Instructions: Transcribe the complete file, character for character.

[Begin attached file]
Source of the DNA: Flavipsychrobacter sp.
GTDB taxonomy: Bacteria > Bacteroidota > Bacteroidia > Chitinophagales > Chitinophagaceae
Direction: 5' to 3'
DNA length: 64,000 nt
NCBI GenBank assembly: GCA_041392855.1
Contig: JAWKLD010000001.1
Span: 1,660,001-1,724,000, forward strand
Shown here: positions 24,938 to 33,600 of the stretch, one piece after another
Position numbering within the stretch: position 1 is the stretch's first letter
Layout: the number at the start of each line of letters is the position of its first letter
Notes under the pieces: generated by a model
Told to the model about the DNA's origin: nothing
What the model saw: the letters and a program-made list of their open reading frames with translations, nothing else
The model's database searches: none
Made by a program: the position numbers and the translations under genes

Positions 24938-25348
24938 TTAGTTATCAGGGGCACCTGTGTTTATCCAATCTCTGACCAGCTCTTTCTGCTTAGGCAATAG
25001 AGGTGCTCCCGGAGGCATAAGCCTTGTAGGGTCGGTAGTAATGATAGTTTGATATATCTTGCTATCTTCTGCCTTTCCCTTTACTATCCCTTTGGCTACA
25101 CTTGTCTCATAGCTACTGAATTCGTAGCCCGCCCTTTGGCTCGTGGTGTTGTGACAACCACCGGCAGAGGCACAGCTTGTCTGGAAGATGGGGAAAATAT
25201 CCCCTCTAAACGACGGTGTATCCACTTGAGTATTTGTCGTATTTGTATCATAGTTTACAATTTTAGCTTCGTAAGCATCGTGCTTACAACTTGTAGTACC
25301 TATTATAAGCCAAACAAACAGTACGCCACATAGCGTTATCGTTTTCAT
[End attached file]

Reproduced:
Source of the DNA: Flavipsychrobacter sp.
GTDB taxonomy: Bacteria > Bacteroidota > Bacteroidia > Chitinophagales > Chitinophagaceae
Direction: 5' to 3'
DNA length: 64,000 nt
NCBI GenBank assembly: GCA_041392855.1
Contig: JAWKLD010000001.1
Span: 1,660,001-1,724,000, forward strand
Shown here: positions 24,938 to 33,600 of the stretch, one piece after another
Position numbering within the stretch: position 1 is the stretch's first letter
Layout: the number at the start of each line of letters is the position of its first letter
Notes under the pieces: generated by a model
Told to the model about the DNA's origin: nothing
What the model saw: the letters and a program-made list of their open reading frames with translations, nothing else
The model's database searches: none
Made by a program: the position numbers and the translations under genes

Positions 24938-25348
24938 TTAGTTATCAGGGGCACCTGTGTTTATCCAATCTCTGACCAGCTCTTTCTGCTTAGGCAATAG
25001 AGGTGCTCCCGGAGGCATAAGCCTTGTAGGGTCGGTAGTAATGATAGTTTGATATATCTTGCTATCTTCTGCCTTTCCCTTTACTATCCCTTTGGCTACA
25101 CTTGTCTCATAGCTACTGAATTCGTAGCCCGCCCTTTGGCTCGTGGTGTTGTGACAACCACCGGCAGAGGCACAGCTTGTCTGGAAGATGGGGAAAATAT
25201 CCCCTCTAAACGACGGTGTATCCACTTGAGTATTTGTCGTATTTGTATCATAGTTTACAATTTTAGCTTCGTAAGCATCGTGCTTACAACTTGTAGTACC
25301 TATTATAAGCCAAACAAACAGTACGCCACATAGCGTTATCGTTTTCAT